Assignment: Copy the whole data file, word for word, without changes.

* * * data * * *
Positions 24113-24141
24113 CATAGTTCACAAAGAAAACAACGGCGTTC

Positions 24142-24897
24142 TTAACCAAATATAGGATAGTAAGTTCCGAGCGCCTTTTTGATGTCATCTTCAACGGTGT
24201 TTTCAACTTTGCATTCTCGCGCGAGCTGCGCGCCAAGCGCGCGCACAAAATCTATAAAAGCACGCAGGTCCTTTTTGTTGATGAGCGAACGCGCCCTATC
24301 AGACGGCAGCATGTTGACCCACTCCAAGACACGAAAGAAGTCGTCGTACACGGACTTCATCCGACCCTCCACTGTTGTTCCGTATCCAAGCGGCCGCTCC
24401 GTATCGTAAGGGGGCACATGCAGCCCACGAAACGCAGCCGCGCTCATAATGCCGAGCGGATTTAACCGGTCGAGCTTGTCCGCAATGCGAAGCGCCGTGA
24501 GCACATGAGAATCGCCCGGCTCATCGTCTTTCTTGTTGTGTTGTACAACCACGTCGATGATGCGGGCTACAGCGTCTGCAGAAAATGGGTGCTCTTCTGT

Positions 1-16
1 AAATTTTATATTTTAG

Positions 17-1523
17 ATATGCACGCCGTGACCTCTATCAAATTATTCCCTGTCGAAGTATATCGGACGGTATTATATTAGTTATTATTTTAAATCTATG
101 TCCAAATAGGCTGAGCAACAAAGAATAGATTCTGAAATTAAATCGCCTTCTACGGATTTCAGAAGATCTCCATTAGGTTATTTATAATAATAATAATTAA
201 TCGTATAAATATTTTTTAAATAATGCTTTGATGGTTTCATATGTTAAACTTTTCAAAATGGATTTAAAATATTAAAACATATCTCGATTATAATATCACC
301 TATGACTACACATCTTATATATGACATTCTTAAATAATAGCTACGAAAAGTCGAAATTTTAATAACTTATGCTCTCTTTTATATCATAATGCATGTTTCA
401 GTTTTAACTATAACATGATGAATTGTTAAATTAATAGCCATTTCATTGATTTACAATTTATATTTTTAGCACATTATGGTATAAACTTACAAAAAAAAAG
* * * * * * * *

Positions 24113-24141
24113 CATAGTTCACAAAGAAAACAACGGCGTTC

Positions 24142-24897
24142 TTAACCAAATATAGGATAGTAAGTTCCGAGCGCCTTTTTGATGTCATCTTCAACGGTGT
24201 TTTCAACTTTGCATTCTCGCGCGAGCTGCGCGCCAAGCGCGCGCACAAAATCTATAAAAGCACGCAGGTCCTTTTTGTTGATGAGCGAACGCGCCCTATC
24301 AGACGGCAGCATGTTGACCCACTCCAAGACACGAAAGAAGTCGTCGTACACGGACTTCATCCGACCCTCCACTGTTGTTCCGTATCCAAGCGGCCGCTCC
24401 GTATCGTAAGGGGGCACATGCAGCCCACGAAACGCAGCCGCGCTCATAATGCCGAGCGGATTTAACCGGTCGAGCTTGTCCGCAATGCGAAGCGCCGTGA
24501 GCACATGAGAATCGCCCGGCTCATCGTCTTTCTTGTTGTGTTGTACAACCACGTCGATGATGCGGGCTACAGCGTCTGCAGAAAATGGGTGCTCTTCTGT

Positions 1-16
1 AAATTTTATATTTTAG

Positions 17-1523
17 ATATGCACGCCGTGACCTCTATCAAATTATTCCCTGTCGAAGTATATCGGACGGTATTATATTAGTTATTATTTTAAATCTATG
101 TCCAAATAGGCTGAGCAACAAAGAATAGATTCTGAAATTAAATCGCCTTCTACGGATTTCAGAAGATCTCCATTAGGTTATTTATAATAATAATAATTAA
201 TCGTATAAATATTTTTTAAATAATGCTTTGATGGTTTCATATGTTAAACTTTTCAAAATGGATTTAAAATATTAAAACATATCTCGATTATAATATCACC
301 TATGACTACACATCTTATATATGACATTCTTAAATAATAGCTACGAAAAGTCGAAATTTTAATAACTTATGCTCTCTTTTATATCATAATGCATGTTTCA
401 GTTTTAACTATAACATGATGAATTGTTAAATTAATAGCCATTTCATTGATTTACAATTTATATTTTTAGCACATTATGGTATAAACTTACAAAAAAAAAG